China is considering rules to restrict investments by small banks in the country's $3.5 trillion wealth management product industry, draft rules seen by Reuters show, as concerns rise they are taking increasing risks.
China is considering rules to restrict investments by small banks in the country’s $3.5 trillion wealth management product industry, draft rules seen by Reuters show, as concerns rise they are taking increasing risks.
Draft rules from the China Banking Regulatory Commission (CBRC), seen by Reuters on Wednesday, target riskier assets most often packaged into high-yielding wealth management products (WMPs) by smaller banks and financial institutions.
As the economy has slowed, smaller banks with less access to top-tier creditworthy borrowers have increasingly dabbled in creating, packaging and repackaging exotic assets for sale to retail investors, who assume they are tacitly guaranteed by the government.
The measures include a proposed cap on WMP exposure to stocks, considered by the regulator as a “non-standard asset,” and a potential freeze on the issue of structured WMPs offering a tier of interest rates for different risk levels and payouts.
The CBRC did not respond to calls or faxes seeking comment.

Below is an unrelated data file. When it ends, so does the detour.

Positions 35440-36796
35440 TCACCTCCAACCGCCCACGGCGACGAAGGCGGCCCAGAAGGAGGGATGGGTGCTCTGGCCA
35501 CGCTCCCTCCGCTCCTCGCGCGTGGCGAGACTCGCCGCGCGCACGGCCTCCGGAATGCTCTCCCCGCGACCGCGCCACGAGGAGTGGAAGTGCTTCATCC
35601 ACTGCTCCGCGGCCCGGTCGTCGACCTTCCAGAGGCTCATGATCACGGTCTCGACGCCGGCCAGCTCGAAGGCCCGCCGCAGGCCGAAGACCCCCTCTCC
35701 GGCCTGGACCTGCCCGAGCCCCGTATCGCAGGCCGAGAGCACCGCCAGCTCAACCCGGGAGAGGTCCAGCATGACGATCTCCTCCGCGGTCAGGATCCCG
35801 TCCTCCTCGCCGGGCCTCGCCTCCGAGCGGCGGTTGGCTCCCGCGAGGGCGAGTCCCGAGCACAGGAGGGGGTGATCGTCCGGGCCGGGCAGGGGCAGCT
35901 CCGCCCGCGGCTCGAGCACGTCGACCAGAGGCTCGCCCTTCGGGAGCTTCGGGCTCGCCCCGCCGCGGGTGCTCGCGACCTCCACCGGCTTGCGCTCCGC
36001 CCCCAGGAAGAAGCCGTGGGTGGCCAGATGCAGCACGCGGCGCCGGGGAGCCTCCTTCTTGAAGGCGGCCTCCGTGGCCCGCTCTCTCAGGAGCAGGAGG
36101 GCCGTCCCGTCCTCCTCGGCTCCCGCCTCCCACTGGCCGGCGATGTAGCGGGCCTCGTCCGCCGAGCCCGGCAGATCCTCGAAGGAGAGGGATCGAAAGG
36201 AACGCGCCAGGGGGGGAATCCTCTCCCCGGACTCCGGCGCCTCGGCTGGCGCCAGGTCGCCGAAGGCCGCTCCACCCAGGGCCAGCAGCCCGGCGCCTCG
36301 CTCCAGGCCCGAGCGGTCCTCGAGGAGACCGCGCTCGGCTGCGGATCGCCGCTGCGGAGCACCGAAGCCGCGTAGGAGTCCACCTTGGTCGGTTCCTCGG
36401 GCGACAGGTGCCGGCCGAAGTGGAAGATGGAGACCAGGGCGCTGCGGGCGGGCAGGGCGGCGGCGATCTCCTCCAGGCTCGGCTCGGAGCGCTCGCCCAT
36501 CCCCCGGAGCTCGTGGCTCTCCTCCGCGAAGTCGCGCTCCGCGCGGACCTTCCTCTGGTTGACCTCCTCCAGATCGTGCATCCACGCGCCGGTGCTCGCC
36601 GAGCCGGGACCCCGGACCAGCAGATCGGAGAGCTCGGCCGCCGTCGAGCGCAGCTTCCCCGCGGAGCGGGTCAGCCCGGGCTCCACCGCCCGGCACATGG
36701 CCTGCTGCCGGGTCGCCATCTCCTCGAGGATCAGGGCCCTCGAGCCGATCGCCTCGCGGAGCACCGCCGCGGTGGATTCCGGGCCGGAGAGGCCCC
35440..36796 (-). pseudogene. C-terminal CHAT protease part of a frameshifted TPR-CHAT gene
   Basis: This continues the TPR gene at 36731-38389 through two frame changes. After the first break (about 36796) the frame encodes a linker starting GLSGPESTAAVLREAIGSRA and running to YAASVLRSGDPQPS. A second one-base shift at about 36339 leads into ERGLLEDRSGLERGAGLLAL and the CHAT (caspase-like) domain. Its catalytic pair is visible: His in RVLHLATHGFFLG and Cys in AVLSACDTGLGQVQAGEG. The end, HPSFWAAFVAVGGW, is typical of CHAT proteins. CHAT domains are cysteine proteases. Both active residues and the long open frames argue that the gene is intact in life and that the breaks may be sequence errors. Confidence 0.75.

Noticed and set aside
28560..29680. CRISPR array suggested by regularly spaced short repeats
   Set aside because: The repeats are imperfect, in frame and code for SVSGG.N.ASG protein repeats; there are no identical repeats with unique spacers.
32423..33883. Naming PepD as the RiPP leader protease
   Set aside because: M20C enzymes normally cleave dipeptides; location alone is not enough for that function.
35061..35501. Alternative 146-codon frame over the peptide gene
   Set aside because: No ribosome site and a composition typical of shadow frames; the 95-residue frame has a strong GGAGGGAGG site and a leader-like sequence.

China wants funds steered towards more productive parts of the economy but authorities are worried too much money is instead ending up in speculative or risky investments, such as in real estate, volatile small-cap stocks and high-yield loans offered to high-risk borrowers.
Chinese authorities have taken various measures in recent years to try to control the growth of China’s wealth management products and the latest moves come as officials worry about the growing tide of debt in an economy where GDP has slipped to a 25 year low.
Domestic media reports describing the rules were partly blamed for a slide in benchmark stock indexes of as much as 3 percent. China’s securities regulator has been struggling to restore confidence in its stock markets since a massive crash in 2015.
David Qu, ANZ markets economist in Shanghai, said that the stock slide may have been an overreaction.
“The amount of WMP investment by banks into the stock markets isn’t very high,” he said. “By the end of 2015, it hadn’t reached 8 percent.”
Still, Qu predicted the new regulations would prompt wealth managers at these smaller banks to reallocate out of stocks and into bonds.
In addition to capping stock investment, the rules could halt issuance of structured products that offer different rates of return. Some WMPs offer extraordinary market beating returns, sometimes as high as 30 percent.
The structured products are similar to the collateralised debt obligations blamed by some for sparking the global financial crisis in 2008.
Regulators and economists worry their state backing has led loan officers to take on unsustainable levels of risk just to get more assets on board.
“At the end of 2015, the non-standard assets and equities took over 23 percent of the outstanding WMP in combination,” Qu wrote in a research note.
“Though the investors are the final risk takers of the WMP, it is viewed as risk-free investments, with the belief that banks will be bailed out in risk cases to avoid reputation risk.” (Reporting by Beijing Newsroom; Writing by Engen Tham and Pete Sweeney; Editing by Neil Fullick)